Prospects and Problems for Ecomusicology in Confronting a Crisis of Culture

UNCG Author/Contributor (non-UNCG co-authors, if there are any, appear on document)
Aaron S. Allen, Associate Professor of Musicology and Director, Environment & Sustainability Program (Creator)
The University of North Carolina at Greensboro (UNCG )
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Abstract: The environmental crisis is not only the fault of failed engineering, bad science, ecological misunderstanding, poor accounting, and bitter politics. It is also a failure of holistic problem solving, interpersonal relations, ethics, imagination, and creativity. In short, the environmental crisis is a failure of culture.1 Humanist academics (particularly philosophers, literary scholars, and historians) work to understand the people, cultures, and ethical situations that created, perpetuate, attempt to solve, and face this crisis. In that context, musicologists have perspectives and insights to offer, especially because of the ubiquity of music, the importance that most people accord to it, and the communicative and emotional powers associated with music and the communities who make, enjoy, and consume it. There are good prospects for ecomusicology to contribute to the larger humanistic endeavor of understanding and addressing this crisis of culture, but such possibilities are tempered by problems and challenges. Although a longer list deserves to be enumerated, and numerous examples and lacunae could be proffered, I will outline just a half dozen items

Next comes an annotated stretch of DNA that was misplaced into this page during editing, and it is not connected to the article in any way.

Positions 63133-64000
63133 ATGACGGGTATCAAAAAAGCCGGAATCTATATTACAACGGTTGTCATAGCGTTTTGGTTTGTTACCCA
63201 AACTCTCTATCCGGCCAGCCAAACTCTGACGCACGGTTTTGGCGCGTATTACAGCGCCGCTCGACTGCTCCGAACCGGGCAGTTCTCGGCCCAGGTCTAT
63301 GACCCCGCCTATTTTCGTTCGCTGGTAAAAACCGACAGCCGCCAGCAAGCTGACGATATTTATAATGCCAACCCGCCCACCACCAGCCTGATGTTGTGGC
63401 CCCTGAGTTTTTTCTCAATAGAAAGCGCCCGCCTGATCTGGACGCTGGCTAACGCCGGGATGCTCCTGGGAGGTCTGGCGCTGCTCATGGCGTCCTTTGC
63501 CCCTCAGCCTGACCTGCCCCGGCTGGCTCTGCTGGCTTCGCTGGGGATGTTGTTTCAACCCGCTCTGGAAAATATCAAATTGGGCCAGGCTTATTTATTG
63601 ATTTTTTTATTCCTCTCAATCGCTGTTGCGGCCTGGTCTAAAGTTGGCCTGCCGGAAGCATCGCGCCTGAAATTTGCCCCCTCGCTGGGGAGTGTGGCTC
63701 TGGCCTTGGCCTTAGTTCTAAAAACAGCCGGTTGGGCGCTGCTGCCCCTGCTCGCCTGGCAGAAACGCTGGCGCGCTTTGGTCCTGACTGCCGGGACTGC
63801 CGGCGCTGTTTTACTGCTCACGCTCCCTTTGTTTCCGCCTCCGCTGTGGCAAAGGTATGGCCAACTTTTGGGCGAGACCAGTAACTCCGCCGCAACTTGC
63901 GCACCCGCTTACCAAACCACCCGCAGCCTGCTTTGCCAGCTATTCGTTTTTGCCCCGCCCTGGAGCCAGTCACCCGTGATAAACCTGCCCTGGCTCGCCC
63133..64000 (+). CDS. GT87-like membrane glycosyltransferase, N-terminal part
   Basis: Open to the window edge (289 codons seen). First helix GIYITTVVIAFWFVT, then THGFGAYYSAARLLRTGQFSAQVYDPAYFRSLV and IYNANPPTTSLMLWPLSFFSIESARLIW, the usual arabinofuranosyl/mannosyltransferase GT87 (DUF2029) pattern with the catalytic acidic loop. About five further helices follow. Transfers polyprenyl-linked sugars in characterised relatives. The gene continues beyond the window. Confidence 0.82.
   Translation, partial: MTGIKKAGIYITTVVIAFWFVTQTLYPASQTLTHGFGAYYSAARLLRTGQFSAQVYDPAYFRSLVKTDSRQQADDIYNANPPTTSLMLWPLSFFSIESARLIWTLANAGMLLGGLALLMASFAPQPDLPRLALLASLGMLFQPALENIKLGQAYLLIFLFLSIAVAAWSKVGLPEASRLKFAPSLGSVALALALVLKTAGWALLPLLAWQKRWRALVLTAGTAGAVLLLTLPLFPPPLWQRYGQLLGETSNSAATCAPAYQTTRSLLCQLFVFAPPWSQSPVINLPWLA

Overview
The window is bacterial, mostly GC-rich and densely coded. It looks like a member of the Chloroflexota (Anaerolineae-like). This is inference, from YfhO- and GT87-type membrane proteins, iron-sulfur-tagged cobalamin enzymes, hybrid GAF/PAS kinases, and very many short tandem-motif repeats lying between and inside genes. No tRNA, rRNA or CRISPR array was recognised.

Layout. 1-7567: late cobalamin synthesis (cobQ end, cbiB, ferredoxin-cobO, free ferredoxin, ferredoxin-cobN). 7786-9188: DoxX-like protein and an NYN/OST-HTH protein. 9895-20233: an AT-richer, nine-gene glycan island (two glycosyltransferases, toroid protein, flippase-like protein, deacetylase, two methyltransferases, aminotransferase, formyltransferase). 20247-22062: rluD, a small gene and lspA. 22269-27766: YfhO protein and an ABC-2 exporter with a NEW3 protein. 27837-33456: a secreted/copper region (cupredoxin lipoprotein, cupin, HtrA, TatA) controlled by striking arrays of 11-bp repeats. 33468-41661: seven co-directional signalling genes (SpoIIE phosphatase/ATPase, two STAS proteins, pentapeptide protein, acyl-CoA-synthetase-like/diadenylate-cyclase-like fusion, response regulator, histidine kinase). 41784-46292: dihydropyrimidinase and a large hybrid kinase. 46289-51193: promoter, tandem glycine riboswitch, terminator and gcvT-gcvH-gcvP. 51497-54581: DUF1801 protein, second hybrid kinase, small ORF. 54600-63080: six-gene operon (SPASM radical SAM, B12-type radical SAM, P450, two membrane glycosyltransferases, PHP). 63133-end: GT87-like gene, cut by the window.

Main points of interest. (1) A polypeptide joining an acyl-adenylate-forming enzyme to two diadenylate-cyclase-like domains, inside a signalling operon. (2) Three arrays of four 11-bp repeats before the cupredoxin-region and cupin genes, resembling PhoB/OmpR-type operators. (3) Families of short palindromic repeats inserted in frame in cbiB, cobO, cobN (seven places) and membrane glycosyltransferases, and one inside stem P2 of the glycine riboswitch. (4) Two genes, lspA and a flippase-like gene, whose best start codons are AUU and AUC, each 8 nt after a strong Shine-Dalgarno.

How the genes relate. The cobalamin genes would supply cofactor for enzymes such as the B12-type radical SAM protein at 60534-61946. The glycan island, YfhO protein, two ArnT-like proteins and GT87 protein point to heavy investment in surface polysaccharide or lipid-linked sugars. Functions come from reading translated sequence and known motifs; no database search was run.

Additional Information

Journal of the American Musicological Society 64, no. 2: 414-419
Language: English
Date: 2011
ecomusicology, pernambuco, ecocriticism, environmental study

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